Keeping an open door: Dean offers Pepsi, conversation for students
By April M. Blackmon
Dean Dennis Kuhlman, standing, discusses a variety of issues with students at his "Pepsi With the Dean" meetings.
Dean Dennis Kuhlman not only maintains an "open door policy" for students at K-State at Salina, he invites them for Pepsi and conversation about topics concerning students.
"I found that I did not always hear their concerns about cleaning in the dorms, maintenance of the basketball court, access for student club activities, for example, through normal channels," he said.
Kuhlman wanted to establish a non-threatening environment where students and administration could meet on an informal basis and talk about issues that were important to students.
"Students are told that I maintain an open door policy, but are often not willing to approach an authority figure," Kuhlman said. "So I started 'Pepsi With the Dean' as a part of my communication efforts on campus. This provides an opportunity to come with a large group of their peers to have a soft drink and just shoot the breeze."
Conversation topics in these meetings have included parking and parking lot repair, student flight instructor pay, student activities and facilities, financial aid, K-State at Salina competition team support and the new smoking policy.
"These sessions provided the opportunity for 'fixing' many of these details, which many would consider minor but may be major to someone who lives on the campus," Kuhlman said. "Sometimes, topics of great interest come up, and sometimes, they just want to ask a few questions or make suggestions that will improve something of concern to the students."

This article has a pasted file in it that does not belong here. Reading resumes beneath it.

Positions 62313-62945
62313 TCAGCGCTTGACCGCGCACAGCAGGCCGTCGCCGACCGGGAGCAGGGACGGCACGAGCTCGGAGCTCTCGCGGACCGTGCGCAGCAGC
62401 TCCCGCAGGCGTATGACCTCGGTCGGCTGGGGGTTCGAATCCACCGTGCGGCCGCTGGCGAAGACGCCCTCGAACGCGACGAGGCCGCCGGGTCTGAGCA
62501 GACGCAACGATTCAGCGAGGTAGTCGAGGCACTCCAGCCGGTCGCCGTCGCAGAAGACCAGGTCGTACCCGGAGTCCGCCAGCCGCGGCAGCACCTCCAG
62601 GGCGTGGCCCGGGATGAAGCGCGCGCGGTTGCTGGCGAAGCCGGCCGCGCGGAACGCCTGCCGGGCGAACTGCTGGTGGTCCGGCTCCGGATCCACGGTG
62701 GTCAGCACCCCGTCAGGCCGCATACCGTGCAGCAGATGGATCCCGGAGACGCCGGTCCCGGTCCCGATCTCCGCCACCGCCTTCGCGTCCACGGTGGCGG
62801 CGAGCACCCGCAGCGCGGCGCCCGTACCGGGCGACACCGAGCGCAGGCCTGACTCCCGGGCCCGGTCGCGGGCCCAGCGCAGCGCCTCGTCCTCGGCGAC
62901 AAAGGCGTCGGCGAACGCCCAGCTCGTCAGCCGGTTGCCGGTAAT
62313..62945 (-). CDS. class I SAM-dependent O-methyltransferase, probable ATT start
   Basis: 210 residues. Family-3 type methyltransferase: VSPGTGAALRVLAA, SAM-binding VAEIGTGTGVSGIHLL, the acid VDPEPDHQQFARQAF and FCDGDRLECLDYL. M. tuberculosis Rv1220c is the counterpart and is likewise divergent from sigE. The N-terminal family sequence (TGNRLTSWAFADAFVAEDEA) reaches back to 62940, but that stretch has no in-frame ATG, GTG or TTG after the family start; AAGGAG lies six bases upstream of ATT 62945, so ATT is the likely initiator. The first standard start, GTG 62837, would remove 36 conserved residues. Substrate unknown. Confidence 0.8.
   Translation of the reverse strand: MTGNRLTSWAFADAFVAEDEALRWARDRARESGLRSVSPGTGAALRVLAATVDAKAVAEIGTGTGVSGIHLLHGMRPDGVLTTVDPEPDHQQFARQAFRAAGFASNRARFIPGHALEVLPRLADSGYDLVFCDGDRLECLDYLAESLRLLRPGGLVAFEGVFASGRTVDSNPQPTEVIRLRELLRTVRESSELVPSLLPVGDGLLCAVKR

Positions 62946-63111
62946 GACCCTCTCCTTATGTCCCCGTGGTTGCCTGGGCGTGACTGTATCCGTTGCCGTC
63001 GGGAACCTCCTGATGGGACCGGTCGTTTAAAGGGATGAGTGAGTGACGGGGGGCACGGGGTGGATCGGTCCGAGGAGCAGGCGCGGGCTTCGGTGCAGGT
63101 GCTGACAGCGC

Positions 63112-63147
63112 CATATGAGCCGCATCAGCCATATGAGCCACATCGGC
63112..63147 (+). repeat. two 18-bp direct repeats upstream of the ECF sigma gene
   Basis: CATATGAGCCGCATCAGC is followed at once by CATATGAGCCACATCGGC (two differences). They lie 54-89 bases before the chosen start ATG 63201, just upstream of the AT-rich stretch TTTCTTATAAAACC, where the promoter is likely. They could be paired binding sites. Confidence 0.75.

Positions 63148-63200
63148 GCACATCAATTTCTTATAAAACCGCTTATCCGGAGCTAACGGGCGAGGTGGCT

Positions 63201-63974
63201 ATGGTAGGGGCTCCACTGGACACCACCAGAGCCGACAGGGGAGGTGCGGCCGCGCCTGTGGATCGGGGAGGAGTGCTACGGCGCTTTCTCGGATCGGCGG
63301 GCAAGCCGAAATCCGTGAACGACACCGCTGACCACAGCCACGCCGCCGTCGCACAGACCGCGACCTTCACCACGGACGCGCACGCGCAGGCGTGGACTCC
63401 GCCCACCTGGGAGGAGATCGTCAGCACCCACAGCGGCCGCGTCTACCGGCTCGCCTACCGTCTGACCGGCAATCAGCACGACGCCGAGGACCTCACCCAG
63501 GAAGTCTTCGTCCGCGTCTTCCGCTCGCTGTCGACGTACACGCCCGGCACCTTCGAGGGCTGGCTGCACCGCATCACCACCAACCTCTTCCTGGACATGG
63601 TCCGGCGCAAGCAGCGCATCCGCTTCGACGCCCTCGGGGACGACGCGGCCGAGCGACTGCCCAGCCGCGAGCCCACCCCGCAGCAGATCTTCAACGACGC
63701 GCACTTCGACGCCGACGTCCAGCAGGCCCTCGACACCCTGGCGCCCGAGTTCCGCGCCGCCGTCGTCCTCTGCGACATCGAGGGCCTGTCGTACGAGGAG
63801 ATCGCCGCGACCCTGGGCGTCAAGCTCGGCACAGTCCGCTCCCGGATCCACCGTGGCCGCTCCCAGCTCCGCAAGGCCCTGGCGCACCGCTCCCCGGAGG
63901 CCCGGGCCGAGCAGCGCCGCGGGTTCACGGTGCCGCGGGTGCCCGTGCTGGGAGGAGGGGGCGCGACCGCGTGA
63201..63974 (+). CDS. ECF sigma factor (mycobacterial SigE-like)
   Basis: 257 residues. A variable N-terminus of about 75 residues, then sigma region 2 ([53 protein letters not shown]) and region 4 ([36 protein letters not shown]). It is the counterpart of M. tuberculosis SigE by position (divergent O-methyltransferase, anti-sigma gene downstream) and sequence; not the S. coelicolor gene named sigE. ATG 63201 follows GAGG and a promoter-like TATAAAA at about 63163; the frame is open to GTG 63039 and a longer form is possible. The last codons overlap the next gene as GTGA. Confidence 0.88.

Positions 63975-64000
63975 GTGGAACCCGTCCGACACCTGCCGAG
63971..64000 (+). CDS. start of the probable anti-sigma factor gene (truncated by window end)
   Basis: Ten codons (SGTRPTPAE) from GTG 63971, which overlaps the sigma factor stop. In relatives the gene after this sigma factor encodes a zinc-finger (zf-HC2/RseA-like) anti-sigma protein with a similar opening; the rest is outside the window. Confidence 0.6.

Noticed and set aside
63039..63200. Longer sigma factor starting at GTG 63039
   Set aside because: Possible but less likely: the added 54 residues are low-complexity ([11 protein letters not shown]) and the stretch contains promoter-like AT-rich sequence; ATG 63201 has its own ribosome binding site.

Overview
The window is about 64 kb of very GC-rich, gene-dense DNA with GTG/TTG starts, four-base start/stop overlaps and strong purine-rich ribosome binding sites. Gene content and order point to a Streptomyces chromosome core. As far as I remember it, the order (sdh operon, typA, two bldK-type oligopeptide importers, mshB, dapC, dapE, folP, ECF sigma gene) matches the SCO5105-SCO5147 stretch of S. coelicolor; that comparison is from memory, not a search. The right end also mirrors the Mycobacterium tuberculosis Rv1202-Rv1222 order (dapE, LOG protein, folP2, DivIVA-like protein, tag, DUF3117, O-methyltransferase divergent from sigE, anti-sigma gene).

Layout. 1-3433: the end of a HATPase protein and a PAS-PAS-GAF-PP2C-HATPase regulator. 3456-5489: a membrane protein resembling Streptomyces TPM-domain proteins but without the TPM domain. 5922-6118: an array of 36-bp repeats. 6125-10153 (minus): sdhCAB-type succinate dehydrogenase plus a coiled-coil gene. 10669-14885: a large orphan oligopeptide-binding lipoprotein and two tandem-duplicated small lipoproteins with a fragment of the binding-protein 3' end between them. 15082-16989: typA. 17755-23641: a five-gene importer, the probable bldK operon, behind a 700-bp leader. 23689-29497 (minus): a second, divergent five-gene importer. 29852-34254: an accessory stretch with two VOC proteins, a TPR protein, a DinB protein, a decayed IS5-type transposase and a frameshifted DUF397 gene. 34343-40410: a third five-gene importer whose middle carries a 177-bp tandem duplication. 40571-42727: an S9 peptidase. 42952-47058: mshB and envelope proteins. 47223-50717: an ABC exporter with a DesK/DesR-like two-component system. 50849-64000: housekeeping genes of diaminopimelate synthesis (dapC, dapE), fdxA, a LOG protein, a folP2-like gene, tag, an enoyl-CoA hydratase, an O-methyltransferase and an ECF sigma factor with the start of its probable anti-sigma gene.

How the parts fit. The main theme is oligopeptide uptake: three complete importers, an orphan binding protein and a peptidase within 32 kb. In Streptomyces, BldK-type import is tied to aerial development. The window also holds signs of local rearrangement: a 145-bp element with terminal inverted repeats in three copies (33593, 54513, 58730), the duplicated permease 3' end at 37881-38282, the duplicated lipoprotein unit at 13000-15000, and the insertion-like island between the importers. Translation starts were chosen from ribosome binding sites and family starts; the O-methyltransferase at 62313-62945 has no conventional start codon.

Last year's biggest concern, Kuhlman said, was tuition increases.
"We had around six sessions throughout the academic year to talk about tuition at K-State and about tuition at other institutions in the Big 12," Kuhlman said.
While the majority of sessions have an agenda, Kuhlman said the meetings are not limited to a scheduled topic.
"We often will have an agenda. However, I always reserve time to address any issue that is of concern to the students," he said.
Some issues of concern have led to positive changes at K-State at Salina, Kuhlman said.
"A few years ago, we had a session concerning flight fees that had about 150 students in attendance. Students attending this session ended up producing several cost-saving suggestions that have since been implemented."
Following through with student suggestions is what makes some students regular attendees, Kuhlman said.
"The greatest benefit has been to those who have attended," he said. "These sessions also give me a chance to interact with students. At K-State Salina, I stress to all that we not only talk the talk, but we walk the walk. These sessions give me direct feedback from students, maintain levels of trust between students and administration, and provide me the opportunity for developing a more personal relationship with our student body."
Feedback and relationship development are only part of the benefits from these meetings, Kuhlman said.
"Issues have been brought up and resolved before they have become problems. Students have also been partners in the solution which has resulted in feelings of ownership on campus," he said.
As long as the meetings are useful, Kuhlman said he plans on continuing "Pepsi With the Dean."